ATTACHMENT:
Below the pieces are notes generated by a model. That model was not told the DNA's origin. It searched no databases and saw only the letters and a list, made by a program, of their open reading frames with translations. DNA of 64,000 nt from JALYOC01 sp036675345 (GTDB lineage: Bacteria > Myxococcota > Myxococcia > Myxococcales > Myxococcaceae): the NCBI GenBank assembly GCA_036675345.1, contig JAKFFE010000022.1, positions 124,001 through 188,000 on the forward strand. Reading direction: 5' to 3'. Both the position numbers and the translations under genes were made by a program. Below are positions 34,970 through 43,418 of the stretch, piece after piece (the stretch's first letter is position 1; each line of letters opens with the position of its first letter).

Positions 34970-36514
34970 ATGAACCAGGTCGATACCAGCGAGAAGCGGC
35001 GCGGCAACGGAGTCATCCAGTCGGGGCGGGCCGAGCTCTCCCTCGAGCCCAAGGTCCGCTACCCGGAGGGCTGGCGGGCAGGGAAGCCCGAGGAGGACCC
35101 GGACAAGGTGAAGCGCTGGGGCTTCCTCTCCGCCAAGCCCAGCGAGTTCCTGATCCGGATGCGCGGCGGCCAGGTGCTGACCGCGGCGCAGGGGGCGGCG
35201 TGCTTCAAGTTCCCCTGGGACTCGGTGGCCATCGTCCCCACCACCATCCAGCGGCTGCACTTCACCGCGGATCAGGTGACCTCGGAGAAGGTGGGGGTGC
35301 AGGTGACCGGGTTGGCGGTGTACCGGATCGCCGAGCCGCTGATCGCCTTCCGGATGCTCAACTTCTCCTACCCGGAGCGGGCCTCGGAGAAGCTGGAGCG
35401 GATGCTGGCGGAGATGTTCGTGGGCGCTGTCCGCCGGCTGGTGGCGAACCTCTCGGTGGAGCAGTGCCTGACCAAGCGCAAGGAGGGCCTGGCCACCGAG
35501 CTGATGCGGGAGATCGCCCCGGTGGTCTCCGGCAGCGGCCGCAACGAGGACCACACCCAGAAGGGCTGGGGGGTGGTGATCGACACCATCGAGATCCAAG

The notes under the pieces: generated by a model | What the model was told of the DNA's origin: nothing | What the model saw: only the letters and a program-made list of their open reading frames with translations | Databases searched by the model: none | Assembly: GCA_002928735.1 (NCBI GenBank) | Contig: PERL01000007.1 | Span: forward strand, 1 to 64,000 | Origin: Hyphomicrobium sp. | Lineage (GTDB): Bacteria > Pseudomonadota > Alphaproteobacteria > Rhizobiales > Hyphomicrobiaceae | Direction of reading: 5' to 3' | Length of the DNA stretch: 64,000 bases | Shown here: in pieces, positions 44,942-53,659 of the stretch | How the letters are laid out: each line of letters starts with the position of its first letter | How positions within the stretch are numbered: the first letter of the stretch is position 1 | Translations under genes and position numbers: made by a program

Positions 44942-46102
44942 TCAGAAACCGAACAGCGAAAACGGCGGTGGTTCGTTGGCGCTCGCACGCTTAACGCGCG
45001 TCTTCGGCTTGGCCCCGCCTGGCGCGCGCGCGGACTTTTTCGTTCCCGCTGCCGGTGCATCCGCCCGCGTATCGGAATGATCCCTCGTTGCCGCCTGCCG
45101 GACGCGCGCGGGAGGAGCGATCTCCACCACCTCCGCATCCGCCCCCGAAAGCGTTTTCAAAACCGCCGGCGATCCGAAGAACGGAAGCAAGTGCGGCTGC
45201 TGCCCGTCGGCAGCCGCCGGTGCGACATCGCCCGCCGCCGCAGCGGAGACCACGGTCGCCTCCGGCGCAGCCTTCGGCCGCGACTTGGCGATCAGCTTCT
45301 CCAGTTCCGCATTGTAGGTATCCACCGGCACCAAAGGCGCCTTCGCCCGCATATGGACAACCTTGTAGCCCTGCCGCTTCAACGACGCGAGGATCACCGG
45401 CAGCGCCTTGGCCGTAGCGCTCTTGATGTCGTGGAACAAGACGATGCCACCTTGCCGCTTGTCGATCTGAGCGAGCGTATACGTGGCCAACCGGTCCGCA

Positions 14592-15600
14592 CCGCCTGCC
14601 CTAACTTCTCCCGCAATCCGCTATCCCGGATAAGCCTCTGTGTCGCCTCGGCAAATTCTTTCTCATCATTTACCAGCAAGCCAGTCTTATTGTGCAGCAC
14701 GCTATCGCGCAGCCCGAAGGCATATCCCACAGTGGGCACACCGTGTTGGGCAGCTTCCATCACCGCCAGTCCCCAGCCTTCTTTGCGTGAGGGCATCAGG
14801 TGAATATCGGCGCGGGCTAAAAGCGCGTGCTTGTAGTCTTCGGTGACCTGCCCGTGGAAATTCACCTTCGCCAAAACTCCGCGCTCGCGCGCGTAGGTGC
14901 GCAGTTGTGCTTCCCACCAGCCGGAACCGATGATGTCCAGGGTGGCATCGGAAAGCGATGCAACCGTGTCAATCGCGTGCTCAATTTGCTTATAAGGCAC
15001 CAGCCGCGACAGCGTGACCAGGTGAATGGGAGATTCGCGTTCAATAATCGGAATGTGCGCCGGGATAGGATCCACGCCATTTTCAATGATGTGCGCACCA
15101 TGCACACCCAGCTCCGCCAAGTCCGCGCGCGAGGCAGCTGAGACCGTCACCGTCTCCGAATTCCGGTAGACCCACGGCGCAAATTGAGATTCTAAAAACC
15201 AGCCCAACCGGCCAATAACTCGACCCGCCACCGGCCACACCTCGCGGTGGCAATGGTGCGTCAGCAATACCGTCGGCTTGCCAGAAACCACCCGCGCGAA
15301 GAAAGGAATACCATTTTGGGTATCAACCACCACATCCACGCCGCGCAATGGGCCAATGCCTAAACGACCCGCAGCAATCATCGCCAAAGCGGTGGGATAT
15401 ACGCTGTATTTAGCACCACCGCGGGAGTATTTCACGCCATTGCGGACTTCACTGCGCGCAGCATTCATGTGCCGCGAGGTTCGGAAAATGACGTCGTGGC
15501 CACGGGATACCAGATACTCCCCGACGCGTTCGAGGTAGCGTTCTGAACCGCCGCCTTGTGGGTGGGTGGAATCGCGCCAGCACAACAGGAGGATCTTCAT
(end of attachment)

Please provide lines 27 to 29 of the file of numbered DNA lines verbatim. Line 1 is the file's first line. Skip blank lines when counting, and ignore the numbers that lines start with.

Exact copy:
15301 GAAAGGAATACCATTTTGGGTATCAACCACCACATCCACGCCGCGCAATGGGCCAATGCCTAAACGACCCGCAGCAATCATCGCCAAAGCGGTGGGATAT
15401 ACGCTGTATTTAGCACCACCGCGGGAGTATTTCACGCCATTGCGGACTTCACTGCGCGCAGCATTCATGTGCCGCGAGGTTCGGAAAATGACGTCGTGGC
15501 CACGGGATACCAGATACTCCCCGACGCGTTCGAGGTAGCGTTCTGAACCGCCGCCTTGTGGGTGGGTGGAATCGCGCCAGCACAACAGGAGGATCTTCAT